We've seen instances where the NHL has tried to help franchises right itself but no one has stated on or off the record that such moves have been made to support the Panthers.

Now understanding it does the Panthers ownership and team no good to publicly comment on the possibility of relocation, just allow the financial reality paint the picture for you.

It is time to leave south Florida after this season, plastic rats and all.

The expansion and relocation hype machine continue to churn out cities like Seattle, Las Vegas, Quebec, and Toronto/Hamilton, but did everyone forget about the romance Kansas City had for the Penguins?

Mario Lemieux and Ron Burkle were putting pressure on government leaders in Pittsburgh and Pennsylvania to get a new arena for the Penguins and they used Quebec and Kansas City as a means to an end. It was unfortunate for Kansas City as they still have an empty Sprint Center and no longer the top destination for new hockey markets according to a number of reports over the last year.

It makes no sense to move an Eastern Conference team out West because it would mess up the balance of the league, which leaves the move to Quebec or Toronto/Hamilton.

Since the Toronto Maple Leafs appear to be no closer to winning another Stanley Cup, maybe it is time to give those born since 1967 a chance to experience winning or else, Toronto's status as hockey's mecca is nothing more than a story like Santa Claus.

* The below chart lists the worst home average attendance for every NHL Franchise according to*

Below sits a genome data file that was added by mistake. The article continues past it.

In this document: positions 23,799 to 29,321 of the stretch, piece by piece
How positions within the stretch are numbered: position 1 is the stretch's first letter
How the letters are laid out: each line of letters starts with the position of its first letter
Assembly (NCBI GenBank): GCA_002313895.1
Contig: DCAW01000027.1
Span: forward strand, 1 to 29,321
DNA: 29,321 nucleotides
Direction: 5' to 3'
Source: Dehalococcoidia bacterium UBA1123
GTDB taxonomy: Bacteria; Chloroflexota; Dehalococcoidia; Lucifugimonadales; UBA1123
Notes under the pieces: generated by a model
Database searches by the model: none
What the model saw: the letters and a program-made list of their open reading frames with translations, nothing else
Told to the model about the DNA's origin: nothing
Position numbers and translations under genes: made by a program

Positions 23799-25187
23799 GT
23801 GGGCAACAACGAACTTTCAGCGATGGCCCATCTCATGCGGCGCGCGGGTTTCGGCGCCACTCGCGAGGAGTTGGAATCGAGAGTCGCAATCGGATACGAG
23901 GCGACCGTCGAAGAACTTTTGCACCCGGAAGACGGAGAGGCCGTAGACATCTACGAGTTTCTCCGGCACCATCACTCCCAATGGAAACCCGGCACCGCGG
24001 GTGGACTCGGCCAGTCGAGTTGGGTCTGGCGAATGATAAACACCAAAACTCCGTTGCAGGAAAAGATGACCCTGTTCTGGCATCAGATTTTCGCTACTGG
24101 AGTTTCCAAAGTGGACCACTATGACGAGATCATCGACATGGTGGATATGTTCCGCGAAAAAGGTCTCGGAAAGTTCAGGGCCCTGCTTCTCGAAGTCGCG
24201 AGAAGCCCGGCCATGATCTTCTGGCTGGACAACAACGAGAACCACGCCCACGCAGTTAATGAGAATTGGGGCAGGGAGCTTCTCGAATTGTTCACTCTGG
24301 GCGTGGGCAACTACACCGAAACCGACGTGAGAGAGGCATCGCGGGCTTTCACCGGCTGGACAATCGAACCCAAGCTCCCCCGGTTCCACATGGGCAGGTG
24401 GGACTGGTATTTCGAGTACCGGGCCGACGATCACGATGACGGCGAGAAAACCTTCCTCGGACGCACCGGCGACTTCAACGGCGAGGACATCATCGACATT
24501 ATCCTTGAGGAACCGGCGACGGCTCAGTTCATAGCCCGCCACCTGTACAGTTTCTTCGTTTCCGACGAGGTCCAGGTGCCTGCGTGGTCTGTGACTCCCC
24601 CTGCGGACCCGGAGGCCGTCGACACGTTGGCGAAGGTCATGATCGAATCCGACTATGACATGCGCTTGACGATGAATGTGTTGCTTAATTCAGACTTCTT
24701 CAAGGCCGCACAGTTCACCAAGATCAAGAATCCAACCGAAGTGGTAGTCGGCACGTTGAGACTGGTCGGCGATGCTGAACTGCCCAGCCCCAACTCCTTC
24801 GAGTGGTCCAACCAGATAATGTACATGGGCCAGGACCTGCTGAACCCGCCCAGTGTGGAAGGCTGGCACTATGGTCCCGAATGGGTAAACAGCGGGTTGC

Team Avg Season Comments
Anaheim Ducks 12,002 2001-2002
Atlanta Flames 10,024 1979-1980 *final season in Atlanta
Atlanta Thrashers 13,469 2010-2011 *final season in Atlanta
Boston Bruins 6,045 1926-1927 *first year in NHL
Buffalo Sabres 9,721 1970-1971 *first year in NHL
Calgary Flames 7,217 1980-1981 *first year in NHL
California Seals 4,584 1968-1969 *second year in NHL
Carolina Hurricanes 8,187 1998-1999 *second year in NHL
Chicago Blackhawks 3,318 1926-1927 *first year in NHL
Cleveland Barons 5,676 1977-1978 *last year in NHL
Colorado Avalanche 13,947 2009-2010
Colorado Rockies 6,080 1978-1979
Columbus Blue Jackets 13,658 2010-2011
Dallas Stars 14,227 2011-2012
Detroit Cougars 2,182 1926-1927 *first year in NHL
Detroit Falcons 5,425 1931-1932 *only year in NHL
Detroit Red Wings 4,480 1939-1940 *first year in NHL
Edmonton Oilers 12,335 1995-1996
Florida Panthers 13,278 1995-1996 *third year in NHL
Hartford Whalers 9,854 1979-1980 *first year in NHL
Kansas City Scouts 7,356 1974-1975 *first year in NHL
Los Angeles Kings 8,037 1967-1968 *first year in NHL
Minnesota North Stars 7,838 1990-1991
Minnesota Wild 17,773 2011-2012
Montreal Canadiens 5,075 1939-1940
Montreal Maroons 8,364 1926-1927 *first year in NHL
Nashville Predators 13,157 2003-2004
New Jersey Devils 11,049 1986-1987
New York Americans 5,591 1926-1927 *second year in NHL
New York Islanders 9,748 1999-2000
New York Rangers 7,091 1926-1927 *first year in NHL
Ottawa Senators (1) 3,719 1926-1927 *first year in NHL
Ottawa Senators (2) 9,879 1994-1995 *third year in NHL
Philadelphia Flyers 9,625 1967-1968 *first year in NHL
Phoenix Coyotes (Arizona) 11,989 2009-2010
Pittsburgh Penguins 6,008 1968-1969 *second year in NHL
Pittsburgh Pirates 1,818 1927-1928 *second year in NHL
Quebec Nordiques 10,742 1979-1980 *first year in NHL
San Jose Sharks 10,888 1991-1992 *first year in NHL
St. Louis Blues 8,897 1967-1968 *first year in NHL
Tampa Bay Lightning 10,014 1992-1993 *first year in NHL
Toronto Maple Leafs 4,591 1927-1928 *first year in NHL
Toronto St Pats/Maple Leafs 4,500 1926-1927 only year in NHL
Vancouver Canucks 10,406 1986-1987
Washington Capitals 9,835 1975-1976 *second year in NHL
Winnipeg Jets (1) 11,316 1995-1996 *last year in NHL
Winnipeg Jets (2) 15,004 2011-2012 *avg first 3 years in NHL